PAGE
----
How to (NOT) Give Advice
We want to solve things. Puzzles, riddles, math problems and other peoples’ problems in life. When people come to us with a problem, it is almost instinctual to attempt to solve it. This is due to us wanting to help as well as our desire to solve problems. When we ourselves are not experiencing the problem, we actually have an advantage of seeing different perspectives and finding solutions more easily then the person experiencing it. So when others come to us to talk about a problem why do they seem to not want our “good” advice?
Try to think of the last time you were upset and wanted to talk about it. Did you want someone to solve your problem for you so you could be done with it, or did you want to vent about it and feel that your feelings were validated? Typically when others begin to vent to us about an issue, they generally want to let it out and feel validated. We do not usually take the advice of others (no matter how thoughtful it is) because we like being in control, especially when it comes to our own lives.
So what do we do when someone comes to us with an issue? This article will provide easy to follow steps of how to handle situations in which others “ask for advice.”
Examples are useful so let’s start with one. Your friend comes to you and says they are unhappy with their job and they do not know what to do. If you were giving advice you might say “find a new job” “go back to school” or “you’re just having a bad week; you love your job.” While these are all possible solutions we did not really find out what our friend is thinking or feeling.
When others come to us with a problem the first step is to ask questions. Find out why they are having this problem and how they feel. If we asked a question such as, “what about your job do you feel unhappy with?” we could gain more information about the problem. They might say, “well I love what I do, but I do not like my hours.” If we had told them to, “go back to school and find a new career,” we would have accidentally given them advice that they would not have wanted. Their issue is not the job itself but the hours.
Now that we have more information we still do not want to solve their problem for them. We can keep asking questions to help them talk it out until they find their own solution. Try asking questions like “what kind of hours would you like?” and “does your career type typically have hours that you would like?” Our job is not to solve their problem, but we can help guide them to exploring the answers they already have just by asking them questions. They may not find their solution in that moment, but they will feel heard and validated when you show in interest in them by asking questions.
Explore Positive Qualities
Another tip to (not) giving advice is to mention positive qualities about the person. Let’s say our friend comes up to us and discusses their concerns about whether or not they should ask for a raise at work. Instead of telling them whether or not they should do it and how to do it we may want to start with building their confidence and letting them find their own way that they feel comfortable with. They understand themselves and their boss/work environment better than we do so they would really have the best solution for themselves. We could point out their positive qualities such as “I know you’re a very hard worker” or “you’ve been there for a while and seem great at taking on new responsibilities”. We have to be careful with giving them advice here because if we tell them to ask for the raise and it goes badly they may become upset with us. We want to be there for those we care about but we want to make sure when it comes to their life decisions we are putting the ball in their court. We can also use those questions we talked about earlier such as asking “when was your last raise?” or “what kind of mood does your boss seem in lately?”. These questions will help them reflect on the situation and guide them towards making a decision.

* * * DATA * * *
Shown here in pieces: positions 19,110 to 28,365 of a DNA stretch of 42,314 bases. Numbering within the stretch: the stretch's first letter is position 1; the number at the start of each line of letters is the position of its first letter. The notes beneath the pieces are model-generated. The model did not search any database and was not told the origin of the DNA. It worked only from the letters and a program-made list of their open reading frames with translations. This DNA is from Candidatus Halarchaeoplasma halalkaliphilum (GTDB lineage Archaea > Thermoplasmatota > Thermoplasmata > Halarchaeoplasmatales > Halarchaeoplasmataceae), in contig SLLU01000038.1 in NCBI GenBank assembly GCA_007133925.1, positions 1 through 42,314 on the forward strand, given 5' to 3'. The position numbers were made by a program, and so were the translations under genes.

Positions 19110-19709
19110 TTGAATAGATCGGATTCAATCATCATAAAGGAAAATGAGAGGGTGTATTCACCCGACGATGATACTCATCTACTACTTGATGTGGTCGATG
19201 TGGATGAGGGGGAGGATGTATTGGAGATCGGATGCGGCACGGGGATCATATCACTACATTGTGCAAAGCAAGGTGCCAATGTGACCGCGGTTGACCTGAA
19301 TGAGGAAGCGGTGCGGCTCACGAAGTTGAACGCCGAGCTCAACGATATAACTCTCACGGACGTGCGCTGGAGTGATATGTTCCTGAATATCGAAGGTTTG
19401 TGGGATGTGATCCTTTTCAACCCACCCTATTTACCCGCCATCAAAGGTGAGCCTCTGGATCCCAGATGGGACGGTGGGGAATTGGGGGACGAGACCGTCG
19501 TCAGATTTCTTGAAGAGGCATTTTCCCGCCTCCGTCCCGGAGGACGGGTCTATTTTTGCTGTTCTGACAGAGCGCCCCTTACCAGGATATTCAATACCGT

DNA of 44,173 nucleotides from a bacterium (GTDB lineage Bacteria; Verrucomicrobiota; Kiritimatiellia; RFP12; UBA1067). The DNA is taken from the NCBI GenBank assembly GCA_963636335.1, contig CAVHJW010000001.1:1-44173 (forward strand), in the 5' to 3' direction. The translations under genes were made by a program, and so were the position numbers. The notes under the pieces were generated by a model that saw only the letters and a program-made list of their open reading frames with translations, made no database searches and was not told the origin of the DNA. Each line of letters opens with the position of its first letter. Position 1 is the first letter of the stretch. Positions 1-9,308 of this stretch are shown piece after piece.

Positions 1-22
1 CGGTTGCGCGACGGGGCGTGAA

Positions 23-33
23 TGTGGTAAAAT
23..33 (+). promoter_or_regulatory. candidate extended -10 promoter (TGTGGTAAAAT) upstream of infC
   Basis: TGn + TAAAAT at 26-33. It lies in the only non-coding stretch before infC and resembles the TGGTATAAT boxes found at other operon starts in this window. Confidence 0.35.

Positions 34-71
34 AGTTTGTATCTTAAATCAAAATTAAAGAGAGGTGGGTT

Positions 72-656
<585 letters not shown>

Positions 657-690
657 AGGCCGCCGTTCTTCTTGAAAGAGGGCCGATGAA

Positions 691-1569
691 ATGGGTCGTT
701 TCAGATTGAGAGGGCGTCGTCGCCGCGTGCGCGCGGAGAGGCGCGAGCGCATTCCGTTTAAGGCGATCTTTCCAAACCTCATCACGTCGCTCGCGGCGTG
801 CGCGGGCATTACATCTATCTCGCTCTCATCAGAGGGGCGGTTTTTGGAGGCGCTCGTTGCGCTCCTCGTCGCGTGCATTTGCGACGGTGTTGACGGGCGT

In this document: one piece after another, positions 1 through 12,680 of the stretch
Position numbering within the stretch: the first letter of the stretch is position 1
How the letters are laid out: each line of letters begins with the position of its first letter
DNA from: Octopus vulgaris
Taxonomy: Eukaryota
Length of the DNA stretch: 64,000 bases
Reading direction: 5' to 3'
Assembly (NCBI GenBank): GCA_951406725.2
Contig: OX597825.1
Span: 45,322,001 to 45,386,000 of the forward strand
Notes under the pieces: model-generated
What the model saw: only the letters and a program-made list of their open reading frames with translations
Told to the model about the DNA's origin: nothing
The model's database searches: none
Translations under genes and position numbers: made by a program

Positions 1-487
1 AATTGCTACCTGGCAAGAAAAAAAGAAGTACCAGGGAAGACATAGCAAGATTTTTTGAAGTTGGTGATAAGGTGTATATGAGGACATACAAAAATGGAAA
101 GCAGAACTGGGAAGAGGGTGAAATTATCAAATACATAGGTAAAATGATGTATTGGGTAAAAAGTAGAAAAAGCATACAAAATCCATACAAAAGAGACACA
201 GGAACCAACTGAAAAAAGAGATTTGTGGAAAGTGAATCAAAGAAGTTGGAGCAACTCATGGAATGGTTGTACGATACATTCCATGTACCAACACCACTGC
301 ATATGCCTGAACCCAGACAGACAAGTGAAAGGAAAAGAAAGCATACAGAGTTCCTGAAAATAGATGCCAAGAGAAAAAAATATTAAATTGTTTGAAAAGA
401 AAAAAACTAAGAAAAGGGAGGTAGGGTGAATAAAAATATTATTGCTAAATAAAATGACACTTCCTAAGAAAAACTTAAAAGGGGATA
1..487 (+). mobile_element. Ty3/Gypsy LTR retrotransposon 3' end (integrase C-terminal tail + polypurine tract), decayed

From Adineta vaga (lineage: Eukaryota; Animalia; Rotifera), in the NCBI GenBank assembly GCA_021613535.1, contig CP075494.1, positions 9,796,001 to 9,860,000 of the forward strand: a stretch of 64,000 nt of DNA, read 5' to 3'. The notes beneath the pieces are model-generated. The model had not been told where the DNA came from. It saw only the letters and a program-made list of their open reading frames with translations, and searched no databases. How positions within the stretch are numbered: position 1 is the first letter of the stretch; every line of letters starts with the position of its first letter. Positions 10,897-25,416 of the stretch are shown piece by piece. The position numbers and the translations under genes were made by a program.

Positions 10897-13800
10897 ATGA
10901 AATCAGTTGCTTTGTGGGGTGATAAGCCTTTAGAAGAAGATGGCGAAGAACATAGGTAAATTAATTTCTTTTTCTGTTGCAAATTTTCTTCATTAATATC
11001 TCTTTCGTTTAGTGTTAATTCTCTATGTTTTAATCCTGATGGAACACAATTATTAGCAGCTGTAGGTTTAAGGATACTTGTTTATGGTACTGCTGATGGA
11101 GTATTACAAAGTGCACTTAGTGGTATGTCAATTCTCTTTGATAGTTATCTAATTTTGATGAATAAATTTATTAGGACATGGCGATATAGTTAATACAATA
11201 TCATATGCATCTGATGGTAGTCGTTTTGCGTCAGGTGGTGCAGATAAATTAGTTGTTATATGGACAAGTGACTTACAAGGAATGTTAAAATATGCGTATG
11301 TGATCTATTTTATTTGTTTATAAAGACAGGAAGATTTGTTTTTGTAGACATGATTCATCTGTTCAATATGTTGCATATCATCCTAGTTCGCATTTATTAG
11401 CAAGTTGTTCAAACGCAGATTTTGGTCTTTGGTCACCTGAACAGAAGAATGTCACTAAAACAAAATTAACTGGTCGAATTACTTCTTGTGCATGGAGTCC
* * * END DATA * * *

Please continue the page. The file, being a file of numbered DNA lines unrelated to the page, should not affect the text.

Discuss Possible Solutions
A tricky area of giving advice is the chance we take in accidentally shooting down a solution they have already come up with. If they state a problem to us we should start with asking more questions and mentioning their positive qualities. This gives them a chance to tell us what possible solutions they are thinking of. This technique can stop us from accidentally giving them a solution that goes against the solutions they have in mind. Imagine your friend tells you they are having problems with their spouse. They go into stories about how bad it is getting. We may start giving them advice on how to get out of the relationship or how they can do so much better. But what if they are leaving out the part that they do not want to leave them? By telling them to leave we may actually push our friend away from us because now they think we have a negative view of their spouse and their relationship. Love advice can be the trickiest of them all. The safe bet is to ask questions such as “what do you want to do?” or “what would staying with them feel like for you and what would leaving them feel like for you?”. By asking them about multiple options you are forcing them to think about the possible solutions rather than putting you in an uncomfortable situation in which you feel you need to make an opinion on the situation.